Aliquots of these Hst/PY-stained, FACS-sorted subpopulations of AML cells from the same 4 AML patients were plated in AML-CFC and LTC-IC assays and injected into NOD/SCID mice. As shown in Figure2, in patients 2, 4, and 5 where most of the AML CFCs were found to be actively cycling with the3H-Tdr suicide assay, more than 99% of these progenitors were in the G1 and S/G2+M subpopulations isolated by Hst/PY staining. Most AML LTC-ICs from patients 2 and 4 were determined to be actively cycling by3H-Tdr suicide while those from patients 1 and 5 were entirely quiescent (Table 2). Consistent with this result, Hst/PY staining revealed nearly all the LTC-ICs from patients 2 and 4 to be detected in cultures initiated with G1 and S/G2+M cells while LTC-ICs from patients 1 and 5 were only detected among G0 cells (Figure 2).

Fig. 2.

Distribution of AML CFCs and LTC-ICs in different phases of the cell cycle as determined by Hst/PY staining.

AML cells were stained with Hst/PY and sorted into 3 different subpopulations based on their DNA and RNA content as described in Figure 1, following which they were then plated into CFC and LTC-IC assays. The percentage of total CFCs or LTC-derived colonies in each sorted subpopulation was calculated by multiplying the number of progenitors detected per 106 sorted cells from that population by the percentage of the total cell population represented by that subpopulation and then dividing that number by the total number of progenitors found in all 3 sorted subpopulations (× 100).

Table 5 shows the engraftment obtained in NOD/SCID mice injected 8 to 12 weeks previously with different doses of Hst/PY-stained and -sorted cells. As expected, engraftment was reliably obtained when 1 × 106 to 10 × 106unsorted AML cells from each of these 4 patient samples were injected. Consistent with the results of 3H-Tdr suicide assays shown in Table 3, similar levels of engraftment were obtained with 5- to 25-fold fewer sorted G0 cells from each of the 4 samples. In contrast, no engraftment was seen with similar numbers of S/G2+M cells. G1 cells, injected at the same or higher doses than those tested for G0 cells, resulted in no detectable engraftment with cells from patients 1 and 5 and low-level engraftment in 1 of 6 mice and 1 of 4 mice only for cells from patients 2 and 4, respectively.

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Table 5.

Engraftment of AML cells in different phases of the cell cycle in NOD/SCID mice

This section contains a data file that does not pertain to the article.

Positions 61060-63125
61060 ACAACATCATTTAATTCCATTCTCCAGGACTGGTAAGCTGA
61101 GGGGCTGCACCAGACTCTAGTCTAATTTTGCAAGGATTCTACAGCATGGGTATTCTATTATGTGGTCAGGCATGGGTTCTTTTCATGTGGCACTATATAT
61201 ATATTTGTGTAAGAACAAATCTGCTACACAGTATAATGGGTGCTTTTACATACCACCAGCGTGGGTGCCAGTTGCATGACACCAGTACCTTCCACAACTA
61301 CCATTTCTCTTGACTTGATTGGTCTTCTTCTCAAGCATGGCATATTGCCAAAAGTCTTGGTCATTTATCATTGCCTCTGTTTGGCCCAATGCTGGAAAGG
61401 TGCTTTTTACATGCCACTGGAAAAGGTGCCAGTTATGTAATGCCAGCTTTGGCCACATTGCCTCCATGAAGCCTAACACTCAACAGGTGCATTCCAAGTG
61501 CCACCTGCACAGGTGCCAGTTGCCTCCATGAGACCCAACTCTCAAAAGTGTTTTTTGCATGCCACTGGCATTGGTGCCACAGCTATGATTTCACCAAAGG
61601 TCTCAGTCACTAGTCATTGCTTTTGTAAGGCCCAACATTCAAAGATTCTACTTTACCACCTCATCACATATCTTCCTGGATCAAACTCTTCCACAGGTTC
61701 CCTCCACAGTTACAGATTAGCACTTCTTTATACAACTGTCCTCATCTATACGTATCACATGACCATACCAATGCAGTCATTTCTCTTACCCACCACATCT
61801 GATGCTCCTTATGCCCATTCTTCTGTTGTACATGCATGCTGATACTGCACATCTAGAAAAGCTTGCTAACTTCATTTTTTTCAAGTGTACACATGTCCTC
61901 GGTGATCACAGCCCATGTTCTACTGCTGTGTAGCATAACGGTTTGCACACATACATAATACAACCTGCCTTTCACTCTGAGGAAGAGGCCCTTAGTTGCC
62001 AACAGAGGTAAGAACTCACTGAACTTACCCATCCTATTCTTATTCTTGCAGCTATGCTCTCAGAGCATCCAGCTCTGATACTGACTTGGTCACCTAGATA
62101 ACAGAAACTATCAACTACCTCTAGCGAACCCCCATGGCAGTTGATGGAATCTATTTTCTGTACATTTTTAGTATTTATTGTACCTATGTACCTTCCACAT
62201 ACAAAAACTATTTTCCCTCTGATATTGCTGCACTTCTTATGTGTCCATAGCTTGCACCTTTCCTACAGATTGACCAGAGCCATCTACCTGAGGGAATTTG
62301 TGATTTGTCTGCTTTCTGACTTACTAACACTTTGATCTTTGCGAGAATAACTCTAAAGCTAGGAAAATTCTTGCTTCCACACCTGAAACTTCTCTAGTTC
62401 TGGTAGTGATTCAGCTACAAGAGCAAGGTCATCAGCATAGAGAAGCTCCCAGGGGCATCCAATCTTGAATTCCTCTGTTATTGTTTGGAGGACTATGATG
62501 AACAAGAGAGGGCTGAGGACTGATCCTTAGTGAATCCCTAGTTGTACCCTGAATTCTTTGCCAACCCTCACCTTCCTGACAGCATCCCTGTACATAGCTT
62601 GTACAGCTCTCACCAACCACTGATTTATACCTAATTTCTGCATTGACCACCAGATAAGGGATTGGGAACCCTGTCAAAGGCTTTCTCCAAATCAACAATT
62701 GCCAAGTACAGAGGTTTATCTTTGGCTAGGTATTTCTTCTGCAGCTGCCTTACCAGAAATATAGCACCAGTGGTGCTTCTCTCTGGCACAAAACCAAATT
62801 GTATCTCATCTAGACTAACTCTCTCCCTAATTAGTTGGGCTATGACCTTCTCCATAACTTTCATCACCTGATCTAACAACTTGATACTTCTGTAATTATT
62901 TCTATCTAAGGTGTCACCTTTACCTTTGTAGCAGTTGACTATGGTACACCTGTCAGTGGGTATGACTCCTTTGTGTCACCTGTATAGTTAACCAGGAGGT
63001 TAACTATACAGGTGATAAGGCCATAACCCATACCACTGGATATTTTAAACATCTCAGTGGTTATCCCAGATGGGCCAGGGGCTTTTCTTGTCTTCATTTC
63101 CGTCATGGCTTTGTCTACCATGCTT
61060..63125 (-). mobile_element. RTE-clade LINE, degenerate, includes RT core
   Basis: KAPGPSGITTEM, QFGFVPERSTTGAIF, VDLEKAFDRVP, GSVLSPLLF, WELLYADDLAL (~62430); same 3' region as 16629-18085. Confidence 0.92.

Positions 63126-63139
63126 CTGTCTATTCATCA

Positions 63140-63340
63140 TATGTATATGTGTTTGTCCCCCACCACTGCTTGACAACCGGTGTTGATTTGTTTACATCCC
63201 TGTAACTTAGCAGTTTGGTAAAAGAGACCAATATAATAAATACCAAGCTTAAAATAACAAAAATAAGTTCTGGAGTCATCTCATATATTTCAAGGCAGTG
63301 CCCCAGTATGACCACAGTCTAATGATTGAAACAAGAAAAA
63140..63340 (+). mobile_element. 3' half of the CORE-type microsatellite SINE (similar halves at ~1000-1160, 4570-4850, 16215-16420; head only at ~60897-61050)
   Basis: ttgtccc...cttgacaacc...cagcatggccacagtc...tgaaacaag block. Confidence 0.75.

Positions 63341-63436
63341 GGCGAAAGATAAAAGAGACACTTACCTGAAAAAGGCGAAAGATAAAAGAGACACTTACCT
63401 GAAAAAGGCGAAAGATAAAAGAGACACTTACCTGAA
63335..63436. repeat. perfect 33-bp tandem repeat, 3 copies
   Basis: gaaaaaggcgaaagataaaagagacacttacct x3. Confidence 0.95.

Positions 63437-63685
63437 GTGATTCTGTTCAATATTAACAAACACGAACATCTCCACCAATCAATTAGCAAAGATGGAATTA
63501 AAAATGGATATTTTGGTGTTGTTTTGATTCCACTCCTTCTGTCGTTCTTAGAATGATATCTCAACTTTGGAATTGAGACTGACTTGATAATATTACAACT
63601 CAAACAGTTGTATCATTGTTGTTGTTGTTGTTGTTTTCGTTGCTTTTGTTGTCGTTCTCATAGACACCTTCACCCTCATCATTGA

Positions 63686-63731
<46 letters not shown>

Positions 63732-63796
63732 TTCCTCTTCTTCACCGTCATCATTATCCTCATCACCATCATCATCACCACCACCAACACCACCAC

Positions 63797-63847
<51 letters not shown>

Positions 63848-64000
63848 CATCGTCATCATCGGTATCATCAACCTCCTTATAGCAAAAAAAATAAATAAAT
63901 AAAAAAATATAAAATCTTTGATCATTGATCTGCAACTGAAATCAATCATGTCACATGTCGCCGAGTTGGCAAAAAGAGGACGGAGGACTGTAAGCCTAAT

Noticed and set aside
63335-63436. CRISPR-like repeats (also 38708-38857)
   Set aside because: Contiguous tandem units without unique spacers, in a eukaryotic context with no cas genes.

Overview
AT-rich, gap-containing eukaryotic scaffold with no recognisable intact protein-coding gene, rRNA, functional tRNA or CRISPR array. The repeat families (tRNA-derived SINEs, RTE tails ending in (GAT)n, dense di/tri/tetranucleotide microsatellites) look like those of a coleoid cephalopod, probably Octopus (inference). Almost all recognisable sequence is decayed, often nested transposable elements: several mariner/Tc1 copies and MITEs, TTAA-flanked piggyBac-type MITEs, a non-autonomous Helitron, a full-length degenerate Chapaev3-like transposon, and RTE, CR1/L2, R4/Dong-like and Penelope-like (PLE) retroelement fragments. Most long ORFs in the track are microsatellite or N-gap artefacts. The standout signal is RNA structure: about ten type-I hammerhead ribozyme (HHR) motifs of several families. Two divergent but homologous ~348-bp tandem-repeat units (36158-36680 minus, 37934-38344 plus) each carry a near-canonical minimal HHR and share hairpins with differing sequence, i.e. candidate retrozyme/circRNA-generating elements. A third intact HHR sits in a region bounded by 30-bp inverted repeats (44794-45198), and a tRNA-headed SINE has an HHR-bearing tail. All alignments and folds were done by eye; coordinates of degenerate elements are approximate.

In summary, the 3H-Tdr suicide and Hst/PY staining and sorting results are consistent in demonstrating that NOD/SL-ICs from all 4 AML patient samples are largely quiescent while AML LTC-ICs and CFCs are more heterogeneous in their cycling status.

Spontaneous entry of G0 cells into cell cycle after in vitro growth factor stimulation

To determine if these primitive quiescent AML progenitors could be stimulated to enter active cell cycle, G0 cells from patients 1, 2, 4, and 5 were isolated by Hst/PY fractionation and cultured in SFM with or without 100 ng/mL SF, 100 ng/mL FL, and 20 ng/mL IL-3. Cells were harvested after 24 and 72 hours and reanalyzed by Hst/PY staining for cell cycle distribution and placed in AML CFC, LTC-IC, and NOD/SL-IC assays. Interestingly, when cultured in the absence of growth factors, a significant proportion of quiescent AML cells from each of the 4 patients spontaneously left the resting state and entered G1 or S/G2+M (Table6) so that a mean of 16.7% (range, 1.2%-37%) were in G0 after 72 hours. At the same time point in growth factor–supplemented cultures, the mean proportion of AML cells in G0 was 2.6% (range, 0%-7.6%). In contrast, when cultured for 72 hours in the absence of growth factors in SFM, most G0 cells from 2 Lin NBM samples remained quiescent (Table 6).

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Table 6.

Stimulation of AML G0 cells into active cell cycle

AML CFCs and LTC-ICs, including those from the 2 samples where LTC-IC progenitors were initially quiescent, were easily detected among cells that were in active cell cycle after 72 hours in culture (Table7). In contrast, exit from G0reduced the ability of AML cells from patients 2 and 5 to engraft NOD/SCID mice (Table 8). Compared with mice injected with the same or fewer numbers of uncultured G0 cells where engraftment was easily detectable (range of human CD45+ cells in mouse bone marrow, 1%-97.6%) at 8 to 12 weeks after transplantation, cultured G0 cells resulted in less than 0.1% to 3.7% and less than 0.1% to 0.5% engraftment with cells from patients 2 and 5, respectively.

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Table 7.

Maintenance of AML-CFC and AML LTC-IC numbers as AML cells exit G0

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Table 8.

Reduced capacity of AML cells to engraft NOD/SCID mice after exit from G0

Autocrine production of growth factors and/or FLT3 ITD in AML cells

To investigate possible mechanisms whereby initially quiescent AML cells could spontaneously enter active cell cycle, cells from patients 1, 2, 4, and 5 were evaluated for the presence of the FLT-3 ITD and autocrine production of growth factors. Expression of mRNA for 3 or 4 of the 5 growth factor genes studied was detected by reverse transcriptase (RT)–PCR in all 4 patient samples. All 4 samples showed expression of FL and IL-3 while none showed any expression of G-CSF mRNA. In addition, samples 1 and 4 showed expression of GM-CSF, sample 2 showed expression of SF, and sample 5 showed expression of both SF and GM-CSF message. Interestingly, 1 of the 2 Lin NBM samples tested also showed FL mRNA and a low level of SF transcript expression (Figure3). Enzyme-linked immunosorbent assay (ELISA) of growth medium from cultured AML cells confirmed the presence of IL-3 for AML samples 1, 2, and 4 and GM-CSF for samples 1, 4, and 5 (7.8 or less and 40 to 760 pg/mL, respectively) but was unable to detect soluble SF protein. Using stimulation of 3H-Tdr incorporation in the FL-responsive BaF3 Flt-3 cell line as an indicator, small amounts of bioactive FL were detected in the same growth media (32 to 65 pg/mL) from samples 1, 2, and 5. Interestingly, the FLT-3 ITD was detected in 3 of the 4 AML blast samples (patients 2, 4, and 5) (Figure 4).